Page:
A plan to end the national veto on European foreign policy was tabled yesterday, raising the stakes before crucial weekend talks on a new European Union constitution.
The proposal, which Britain rejected as "unacceptable", was put forward by the Italian presidency of the EU, which is trying to clinch a deal on the draft constitution next month.
Under the plan, majority voting would apply to foreign policy measures proposed by an EU foreign minister, a post that would be formed under the new constitution.
Diplomats described the inclusion of the idea as a negotiating ploy, arguing that it had been inserted in the knowledge that Britain and other Eurosceptic nations would reject it. Deleting it at a later point could then be presented as a concession to them, it was suggested. But the idea is likely to win the backing of supporters of European integration, including Germany and the Benelux countries.
EU foreign ministers go to Naples this weekend for the penultimate set of talks before their heads of government are due to finalise the draft constitution at a summit starting in Brussels on 12 December.
Most of the constitution was agreed by a convention chaired by the former French president Valery Giscard d'Estaing, but national governments have the final say. Any of the 15 member states or the 10 countries due to join the EU in May can veto an agreement, and a host of objections has been raised.
Yesterday's paper, designed as a basis for the weekend discussions, ducked many of the central questions of the negotiations, which will be left for heads of government to consider in Brussels.
These include proposals, opposed by Spain and Poland, to change the voting system from the one agreed in Nice three years ago. Catholic nations want a reference to Christianity in the constitution's pre-amble and smaller states are resisting moves to slim the European Commission, removing countries' automatic right to send a European commissioner to Brussels.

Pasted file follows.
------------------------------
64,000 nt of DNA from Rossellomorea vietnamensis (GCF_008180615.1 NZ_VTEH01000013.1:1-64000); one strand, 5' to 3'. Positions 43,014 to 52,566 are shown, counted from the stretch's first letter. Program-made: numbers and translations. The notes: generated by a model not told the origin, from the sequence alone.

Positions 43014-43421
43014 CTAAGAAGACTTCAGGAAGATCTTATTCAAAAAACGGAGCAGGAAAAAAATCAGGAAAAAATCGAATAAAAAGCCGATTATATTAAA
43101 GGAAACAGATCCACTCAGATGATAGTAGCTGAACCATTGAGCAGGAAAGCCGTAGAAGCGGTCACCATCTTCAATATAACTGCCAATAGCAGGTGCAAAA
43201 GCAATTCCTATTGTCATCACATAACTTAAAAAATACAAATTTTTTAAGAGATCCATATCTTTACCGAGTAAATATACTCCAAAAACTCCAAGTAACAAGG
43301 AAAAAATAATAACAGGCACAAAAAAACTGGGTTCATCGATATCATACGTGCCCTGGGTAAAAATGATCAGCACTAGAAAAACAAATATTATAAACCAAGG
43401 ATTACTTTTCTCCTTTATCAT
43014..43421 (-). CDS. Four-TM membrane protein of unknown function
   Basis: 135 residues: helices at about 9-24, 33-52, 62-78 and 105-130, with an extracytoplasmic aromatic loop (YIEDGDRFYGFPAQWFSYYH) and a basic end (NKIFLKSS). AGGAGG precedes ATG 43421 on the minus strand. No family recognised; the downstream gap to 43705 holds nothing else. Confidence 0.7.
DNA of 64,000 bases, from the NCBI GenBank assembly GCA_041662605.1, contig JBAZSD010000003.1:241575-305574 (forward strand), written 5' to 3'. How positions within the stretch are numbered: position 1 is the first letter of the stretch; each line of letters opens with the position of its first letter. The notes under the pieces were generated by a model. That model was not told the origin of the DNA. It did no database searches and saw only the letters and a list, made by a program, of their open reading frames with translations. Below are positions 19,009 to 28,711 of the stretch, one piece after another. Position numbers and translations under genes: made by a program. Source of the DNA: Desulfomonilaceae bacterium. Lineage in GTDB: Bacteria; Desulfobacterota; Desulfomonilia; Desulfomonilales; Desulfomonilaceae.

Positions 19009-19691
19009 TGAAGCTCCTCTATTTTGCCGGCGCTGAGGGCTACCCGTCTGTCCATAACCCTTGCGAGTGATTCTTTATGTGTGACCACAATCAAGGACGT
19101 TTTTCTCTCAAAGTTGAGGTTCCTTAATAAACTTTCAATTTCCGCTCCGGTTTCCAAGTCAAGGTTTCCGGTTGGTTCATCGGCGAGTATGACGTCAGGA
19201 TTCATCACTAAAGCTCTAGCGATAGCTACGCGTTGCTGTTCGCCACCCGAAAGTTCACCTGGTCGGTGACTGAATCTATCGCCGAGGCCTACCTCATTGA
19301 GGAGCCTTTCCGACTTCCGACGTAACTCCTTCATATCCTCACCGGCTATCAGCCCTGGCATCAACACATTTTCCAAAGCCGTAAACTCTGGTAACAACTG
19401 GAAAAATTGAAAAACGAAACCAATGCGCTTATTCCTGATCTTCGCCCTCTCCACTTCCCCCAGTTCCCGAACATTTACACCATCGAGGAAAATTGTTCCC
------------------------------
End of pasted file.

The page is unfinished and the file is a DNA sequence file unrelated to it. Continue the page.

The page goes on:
One senior diplomat argued: "You cannot imagine people making their final consensus before the last hour, maybe the last minute." Yesterday's document relieved some of the fears in Whitehall that all the work would be left to the last minute and nations presented with a fait accompli, a tactic British officials see as "high risk".
But in the short term, the document fails to resolve any of Britain's main objections or "red lines" in the text, despite several moves in its direction. A proposed EU mutual defence guarantee, to which the UK objects, would be strengthened by being made a general obligation rather than something into which nations could opt. But there is also a pledge that it would "not prejudice existing commitments to Nato". On majority voting, Britain wants to keep the veto on all tax and social security policy and on the harmonisation of judicial criminal law. It also wants a guaranteed veto on energy policy to ward off fears that the UK could lose control of North Sea oil.
None of these pledges are completely satisfied by the text. Most diplomats now expect that Tony Blair will have to hold out for concessions on majority voting in person at the Brussels summit. But British worries that the post of European foreign minister would fall too much under the influence of the European Commission were assuaged by the text. The Commission itself said it was worried by the document's tendency to stress the inter-governmental dimension of the post.
Other proposals included a plan to allow governments the power to change the composition of the European Central Bank's governing bodies by unanimous decision, without needing to change the treaty.
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